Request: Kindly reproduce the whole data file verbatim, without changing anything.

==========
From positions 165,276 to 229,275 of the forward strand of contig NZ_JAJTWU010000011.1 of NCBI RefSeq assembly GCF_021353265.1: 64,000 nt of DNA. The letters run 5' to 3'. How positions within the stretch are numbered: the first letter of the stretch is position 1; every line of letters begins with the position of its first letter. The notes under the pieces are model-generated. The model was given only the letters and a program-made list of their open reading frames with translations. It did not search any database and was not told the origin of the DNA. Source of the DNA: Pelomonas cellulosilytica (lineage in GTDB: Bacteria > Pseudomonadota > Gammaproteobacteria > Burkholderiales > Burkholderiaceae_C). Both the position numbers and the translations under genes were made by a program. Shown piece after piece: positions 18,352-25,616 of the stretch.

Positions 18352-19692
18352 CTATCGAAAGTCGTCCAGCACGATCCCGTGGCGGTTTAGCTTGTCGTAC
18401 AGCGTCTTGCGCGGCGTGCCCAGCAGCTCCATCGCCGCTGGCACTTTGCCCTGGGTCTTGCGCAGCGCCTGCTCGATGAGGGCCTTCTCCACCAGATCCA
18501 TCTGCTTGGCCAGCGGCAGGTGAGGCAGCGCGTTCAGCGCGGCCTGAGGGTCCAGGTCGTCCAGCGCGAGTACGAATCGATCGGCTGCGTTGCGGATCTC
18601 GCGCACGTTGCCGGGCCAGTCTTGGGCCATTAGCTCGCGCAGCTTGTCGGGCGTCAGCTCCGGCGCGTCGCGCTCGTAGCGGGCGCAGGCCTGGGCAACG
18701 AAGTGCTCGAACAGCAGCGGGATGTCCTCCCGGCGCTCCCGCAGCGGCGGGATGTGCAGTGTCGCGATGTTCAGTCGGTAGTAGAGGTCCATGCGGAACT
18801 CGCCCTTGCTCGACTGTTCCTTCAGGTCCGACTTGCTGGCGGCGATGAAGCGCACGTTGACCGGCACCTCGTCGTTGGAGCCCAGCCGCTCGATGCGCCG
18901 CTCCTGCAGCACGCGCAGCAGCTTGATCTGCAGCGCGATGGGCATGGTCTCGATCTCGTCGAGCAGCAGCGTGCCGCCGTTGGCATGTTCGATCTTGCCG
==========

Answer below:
From positions 165,276 to 229,275 of the forward strand of contig NZ_JAJTWU010000011.1 of NCBI RefSeq assembly GCF_021353265.1: 64,000 nt of DNA. The letters run 5' to 3'. How positions within the stretch are numbered: the first letter of the stretch is position 1; every line of letters begins with the position of its first letter. The notes under the pieces are model-generated. The model was given only the letters and a program-made list of their open reading frames with translations. It did not search any database and was not told the origin of the DNA. Source of the DNA: Pelomonas cellulosilytica (lineage in GTDB: Bacteria > Pseudomonadota > Gammaproteobacteria > Burkholderiales > Burkholderiaceae_C). Both the position numbers and the translations under genes were made by a program. Shown piece after piece: positions 18,352-25,616 of the stretch.

Positions 18352-19692
18352 CTATCGAAAGTCGTCCAGCACGATCCCGTGGCGGTTTAGCTTGTCGTAC
18401 AGCGTCTTGCGCGGCGTGCCCAGCAGCTCCATCGCCGCTGGCACTTTGCCCTGGGTCTTGCGCAGCGCCTGCTCGATGAGGGCCTTCTCCACCAGATCCA
18501 TCTGCTTGGCCAGCGGCAGGTGAGGCAGCGCGTTCAGCGCGGCCTGAGGGTCCAGGTCGTCCAGCGCGAGTACGAATCGATCGGCTGCGTTGCGGATCTC
18601 GCGCACGTTGCCGGGCCAGTCTTGGGCCATTAGCTCGCGCAGCTTGTCGGGCGTCAGCTCCGGCGCGTCGCGCTCGTAGCGGGCGCAGGCCTGGGCAACG
18701 AAGTGCTCGAACAGCAGCGGGATGTCCTCCCGGCGCTCCCGCAGCGGCGGGATGTGCAGTGTCGCGATGTTCAGTCGGTAGTAGAGGTCCATGCGGAACT
18801 CGCCCTTGCTCGACTGTTCCTTCAGGTCCGACTTGCTGGCGGCGATGAAGCGCACGTTGACCGGCACCTCGTCGTTGGAGCCCAGCCGCTCGATGCGCCG
18901 CTCCTGCAGCACGCGCAGCAGCTTGATCTGCAGCGCGATGGGCATGGTCTCGATCTCGTCGAGCAGCAGCGTGCCGCCGTTGGCATGTTCGATCTTGCCG